The consumer price index (CPI) rose 0.3% in January-— an increase that was in line with expectations. Excluding the usually more volatile food and energy prices, core CPI was unchanged for the month. An outsized 7.4% increase in gasoline prices was nearly the sole driver for that increase, lifting broad energy costs by 3.5% for the month. Food prices held relatively steady, rising by a mere 0.1%; the aggregate cost for all other measured goods and services washed out to zero for the second consecutive month.
Even with that somewhat elevated 0.3% increase, the consumer price index held firm at 1.4% on a year-on-year basis; core inflation was also unchanged at that same level.
Underlying the data is the mixed story of changing demand driven by the seismic shift in consumer behavior in response to the COVID-19 pandemic and related restrictions and lockdowns.
Significant nationwide reductions in mobility cut gasoline demand over the past year. The price surge in the past two months notwithstanding, energy prices are down nearly 9% since January 2019. Apparel costs have fallen as remote working and schooling environments for many have made the old “business-casual” look formal by comparison. Travel and recreation-related costs including lodging have declined as spending was slashed to varying degrees.
Conversely, food costs have risen by 3.8% over the past 12 months. Initially, prices spiked in response to many households building stockpiles in anticipation of extended lockdowns. As that dynamic faded, the change in behavior that favored eating at home over dining out supported sustained demand strength and pricing.
Beyond the mixed impact of pricing for the range of goods and services, housing costs remain the elephant in the room for broad consumer price measures. Comprising nearly one-third of the index, shelter costs have barely budged in recent months and increased by only 1.6% over the past year. The sharp decline in hotel rates have helped, but owner-equivalent rents at a 2.0% year-over-year gain points to relative stability in housing costs. Low interest rates and surprisingly solid housing demand should lift housing costs though, making this a particular area to watch in the coming quarters.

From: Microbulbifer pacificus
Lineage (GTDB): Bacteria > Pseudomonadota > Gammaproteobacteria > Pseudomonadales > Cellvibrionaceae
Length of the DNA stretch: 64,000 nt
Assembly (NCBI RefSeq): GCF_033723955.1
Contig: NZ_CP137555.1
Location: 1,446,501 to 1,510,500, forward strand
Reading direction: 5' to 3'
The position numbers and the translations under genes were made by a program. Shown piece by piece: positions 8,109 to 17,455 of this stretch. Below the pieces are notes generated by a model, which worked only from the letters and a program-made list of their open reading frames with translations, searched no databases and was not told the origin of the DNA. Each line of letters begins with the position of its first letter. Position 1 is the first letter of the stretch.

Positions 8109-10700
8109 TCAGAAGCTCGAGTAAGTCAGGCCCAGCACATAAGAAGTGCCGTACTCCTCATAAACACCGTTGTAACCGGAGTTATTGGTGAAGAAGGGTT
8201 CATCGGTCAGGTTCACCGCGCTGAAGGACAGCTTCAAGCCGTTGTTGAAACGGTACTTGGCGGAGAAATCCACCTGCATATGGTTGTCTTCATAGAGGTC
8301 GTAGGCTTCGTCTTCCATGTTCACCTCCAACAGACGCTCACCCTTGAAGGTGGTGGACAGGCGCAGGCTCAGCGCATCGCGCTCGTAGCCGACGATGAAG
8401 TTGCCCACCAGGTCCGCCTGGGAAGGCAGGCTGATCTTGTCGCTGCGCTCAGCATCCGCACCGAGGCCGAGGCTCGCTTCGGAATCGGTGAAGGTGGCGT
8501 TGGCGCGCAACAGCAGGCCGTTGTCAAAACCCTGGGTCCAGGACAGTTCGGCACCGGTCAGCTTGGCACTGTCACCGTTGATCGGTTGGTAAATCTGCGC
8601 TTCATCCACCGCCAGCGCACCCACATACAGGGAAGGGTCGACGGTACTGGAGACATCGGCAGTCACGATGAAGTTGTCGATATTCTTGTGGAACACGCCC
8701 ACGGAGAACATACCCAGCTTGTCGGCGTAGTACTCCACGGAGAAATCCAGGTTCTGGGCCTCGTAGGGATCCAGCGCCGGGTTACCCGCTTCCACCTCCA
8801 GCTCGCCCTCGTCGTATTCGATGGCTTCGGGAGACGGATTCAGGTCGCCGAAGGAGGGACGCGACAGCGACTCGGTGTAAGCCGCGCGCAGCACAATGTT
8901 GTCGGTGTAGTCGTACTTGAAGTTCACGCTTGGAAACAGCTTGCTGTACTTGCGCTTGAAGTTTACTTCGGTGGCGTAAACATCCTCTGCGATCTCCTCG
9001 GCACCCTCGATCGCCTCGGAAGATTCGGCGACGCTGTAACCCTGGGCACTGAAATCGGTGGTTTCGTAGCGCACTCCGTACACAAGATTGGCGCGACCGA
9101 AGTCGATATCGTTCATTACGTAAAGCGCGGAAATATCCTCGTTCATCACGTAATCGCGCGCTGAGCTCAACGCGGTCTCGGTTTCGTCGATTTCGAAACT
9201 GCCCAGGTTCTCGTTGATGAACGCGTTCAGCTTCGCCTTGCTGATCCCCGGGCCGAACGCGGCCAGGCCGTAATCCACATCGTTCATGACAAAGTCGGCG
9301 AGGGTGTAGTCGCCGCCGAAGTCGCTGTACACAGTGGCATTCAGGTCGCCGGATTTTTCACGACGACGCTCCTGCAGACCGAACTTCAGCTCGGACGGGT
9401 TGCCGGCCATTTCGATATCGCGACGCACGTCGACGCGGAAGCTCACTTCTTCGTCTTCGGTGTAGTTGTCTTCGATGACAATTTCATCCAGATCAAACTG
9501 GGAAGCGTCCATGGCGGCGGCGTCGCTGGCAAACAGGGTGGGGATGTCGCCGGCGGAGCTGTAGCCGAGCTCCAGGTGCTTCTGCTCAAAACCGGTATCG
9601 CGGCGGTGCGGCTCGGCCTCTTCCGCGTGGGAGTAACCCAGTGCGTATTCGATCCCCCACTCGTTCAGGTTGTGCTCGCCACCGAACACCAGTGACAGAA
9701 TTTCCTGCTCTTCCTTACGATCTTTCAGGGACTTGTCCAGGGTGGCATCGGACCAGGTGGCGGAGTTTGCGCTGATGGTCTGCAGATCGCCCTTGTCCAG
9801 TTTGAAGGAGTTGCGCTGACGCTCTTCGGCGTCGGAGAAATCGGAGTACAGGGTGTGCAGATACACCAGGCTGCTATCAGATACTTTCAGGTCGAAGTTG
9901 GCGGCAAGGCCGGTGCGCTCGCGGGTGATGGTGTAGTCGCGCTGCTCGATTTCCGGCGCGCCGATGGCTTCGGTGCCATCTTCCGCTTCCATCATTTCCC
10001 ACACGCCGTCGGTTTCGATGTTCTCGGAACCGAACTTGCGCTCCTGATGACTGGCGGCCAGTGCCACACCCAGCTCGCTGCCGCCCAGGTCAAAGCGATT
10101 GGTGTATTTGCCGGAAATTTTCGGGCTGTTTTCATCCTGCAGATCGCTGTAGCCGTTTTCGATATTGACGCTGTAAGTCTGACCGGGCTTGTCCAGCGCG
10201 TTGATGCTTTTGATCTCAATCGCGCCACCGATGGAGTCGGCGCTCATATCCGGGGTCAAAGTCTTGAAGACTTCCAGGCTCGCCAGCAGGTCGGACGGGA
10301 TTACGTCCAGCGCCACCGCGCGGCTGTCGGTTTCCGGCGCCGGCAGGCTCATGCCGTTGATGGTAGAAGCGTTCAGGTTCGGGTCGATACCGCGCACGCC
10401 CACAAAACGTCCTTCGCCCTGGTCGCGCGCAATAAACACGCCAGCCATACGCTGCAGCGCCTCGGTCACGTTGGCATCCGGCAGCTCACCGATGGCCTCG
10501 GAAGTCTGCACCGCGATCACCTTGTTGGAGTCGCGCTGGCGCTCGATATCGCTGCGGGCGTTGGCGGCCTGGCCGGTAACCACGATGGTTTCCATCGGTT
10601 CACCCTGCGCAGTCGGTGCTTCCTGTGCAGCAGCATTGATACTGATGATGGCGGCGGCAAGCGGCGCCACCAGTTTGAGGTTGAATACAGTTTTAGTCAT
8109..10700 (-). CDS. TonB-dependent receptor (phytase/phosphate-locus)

Growing chatter about inflation risk is understandable given the massive fiscal and monetary stimulus thrown at the economy in the past year, with more expected. Inflation gauges are almost certain to surge in the near term even if monthly gains are lackluster. Significant disinflationary pressures that emerged a year ago as the economy was shutting down will create a low base for inflation calculations. As a result, CPI readings could surpass 3.0% at least briefly in the coming months.
Price increases are expected to settle down as the year progresses though, even if the economy regathers momentum. Unemployment remains elevated, and it will take time for the economy to recover the 10 million jobs that have still not returned since the economic recovery began.
Other forces that drive prices are likely to be mixed, but the potential for inflation to heat up more than anticipated certainly exists. That may challenge the Fed as they try to balance their dual mandate of price stability in the context of full employment. It could also mean that “full employment” could result in a jobless rate higher than the half-century low of 3.5% reached in 2019 and a need for the Fed to raise rates sooner than expected.
For now, the bottom line is that there’s still enough slack in the economy that even the continued injection of stimulus hasn’t meaningfully moved the needle on inflation. Stronger inflation pressures are coming, but not yet.
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